Easy Flyer


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You may want to consider the Rotax 15 year TBO. There are two contradictory Letters from the FAA on the subject, because Flight Design defers to Rotax manuals on these time limiting issues. That was my take away on the subject. Hopefully I am wrong.

They are a very good engine and super efficient.

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Easy Flier,   Just my opinion but a car sitting for years outside would be a different proposition to one sitting inside a garage, also carbon fibre doesn't rust.

Damage history may well be ok if repaired properly and documented.

These aircraft are fairly easy to work on and so owner maintenance should be ok if you know what you are doing.

I would be more interested reading the logs about details of work done more so than who did what. Eg. a shop that puts down a one liner "carried out annual service" means little other than that they are either lazy or didn't do the work properly or didn't know what they were doing or didn't even have the manuals. An owner that puts all the details down has probably actually done the work and also cares about it.

The later tail has the vertical fin starts further forward so is longer and is also fatter so directs more air over the rudder. The rudder is the same.

The instrument panel was standard as two panel and had optional three panel.

Some of the earlier engines had a crankcase cracking problem especially if the prop was out of balance or overpitched.

The gear legs fit the mounting sockets but the heavy duty legs are thicker down from the mounting point.

Brakes may be not all that bad either way but the earlier wheels were not as good.


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My hose replacement parts not including carbs was $750 from CPS. Roger can do a complete carb rebuild for $400. 

I’ve  had the machine for a little over two years and have put 200 hours on her. She now shows over 800 with very tiny problems so far. The build quality is amazing. 

I love my 2007! 

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I have read about the 15 year TBO for the rotax engine, it seems continental and lycoming also have similar time limits (depending on which agency you ask) however after that time period expires, the engines can continue on condition.  I have not come across a single instance of someone overhauling these engines only due to years.  
But having said that, time is a factor, and as mentioned before with the car sitting in garage or outside example time can affect certain components (rubber/synthetic materials for example) and replacing such parts or overhauling carbs is a good idea.

There is a lot of good wisdom and a consensus among owners that a detailed log is preferable to a one liner.  I do watch for this in the logs.  I have seen owners put in fairly detailed descriptions of what was done, and I have seen some horrible gaps in the logs.  One RV6 owner had a 6 year gap in the technical log, but the journey log had some mention of annual inspections done.  That particular airplane was about the worst example of owner negligence I have ever seen.... engine way over TBO, technically operated "on condition" .... no condition inspection of any kind was ever done... for years...... the airplane had a long list of negligence items.... no elt checks, no magneto checks, no oil/filter analysis, no oil screen checks, no bore-scopes done, panel replacement with no weight-and-balance done, non functional strobes.... and it was occasionally flown, with photos of passengers carried..... they claimed "I am a safe pilot"  truly delusional.......  scary stuff.....  needless to say I walked away.....   disappointing too as I would love to find a good RV6.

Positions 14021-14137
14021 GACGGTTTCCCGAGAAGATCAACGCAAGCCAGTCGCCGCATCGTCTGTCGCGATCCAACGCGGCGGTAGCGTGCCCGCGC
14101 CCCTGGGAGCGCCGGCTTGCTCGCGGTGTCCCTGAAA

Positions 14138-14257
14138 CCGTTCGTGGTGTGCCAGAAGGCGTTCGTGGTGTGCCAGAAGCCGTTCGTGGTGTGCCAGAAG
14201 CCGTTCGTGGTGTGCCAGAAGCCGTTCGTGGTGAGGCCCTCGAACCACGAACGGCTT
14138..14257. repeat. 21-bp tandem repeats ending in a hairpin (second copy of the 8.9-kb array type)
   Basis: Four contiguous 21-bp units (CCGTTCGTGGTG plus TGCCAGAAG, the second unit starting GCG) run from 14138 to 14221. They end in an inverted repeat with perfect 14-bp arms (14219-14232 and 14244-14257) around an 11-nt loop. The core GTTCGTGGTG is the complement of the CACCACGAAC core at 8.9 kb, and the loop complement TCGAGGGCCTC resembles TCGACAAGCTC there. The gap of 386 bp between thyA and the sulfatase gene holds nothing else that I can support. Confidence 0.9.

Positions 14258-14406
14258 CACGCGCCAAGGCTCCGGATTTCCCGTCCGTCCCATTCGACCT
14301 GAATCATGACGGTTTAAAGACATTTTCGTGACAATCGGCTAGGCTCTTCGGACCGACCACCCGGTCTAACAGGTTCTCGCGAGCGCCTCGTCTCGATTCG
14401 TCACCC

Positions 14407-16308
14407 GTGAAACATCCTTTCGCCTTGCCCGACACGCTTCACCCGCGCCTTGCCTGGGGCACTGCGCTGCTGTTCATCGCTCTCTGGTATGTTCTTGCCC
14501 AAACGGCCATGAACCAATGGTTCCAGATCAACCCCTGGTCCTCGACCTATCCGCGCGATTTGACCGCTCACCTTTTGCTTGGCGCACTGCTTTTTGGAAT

ct9000, thank you for the tail changes description.  I looked at some photos of '05 and '06 CTSW's and I can now clearly see the tail updates, its subtle at first, but clear when you know what you're looking for.  
This crank case cracking problem I've read on here about, is this something that is a fatal flaw?  ie could cause catastrophic engine failure in flight if its not caught?  or is it more of a nuisance oil weeping problem?  if one saw this, does the engine need immediate overhaul/replacement? 

Buckaroo, what are some of the problems your '07 CTSW have after 800 hrs?  one of the Planes I'm looking at is right around the same hour mark.

Thank you all for the info!  Please keep it coming!

Easy Flyer

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I have a very slight oil weeping situation on the right rear valve cover. I changed the gasket but it still gets a little wet on the bottom of the cover. Roger said some do this and it’s almost to be expected. Had to replace a leaky gascolator. Had a frozen magnetic inspection torx bolt. Got it out and replaced with new design bolt head one at $60. Had an air intake small hose crack at the carb fitting causing high EGT readings. Tom or Roger diagnosed that. Had a rumble engine at mid rpm turned out to be dirt in the idle jet again diagnosed by this great forum. Couldn’t figure out how to mount the very thick monster tires and forum members advised me to C Clamp the crap out of them to squeeze them to fit on wheel. Had a poor start situation even tho she’d turn over and Roger told me to get a new battery which cured that. 

Thats about it! 

You will want flying techniques best provided by members of this forum! The bird is simple to fly but can be tricky to fly right! 

Mask me questions any time! 

Enjoy this fine airplane you won’t regret choosing the FD!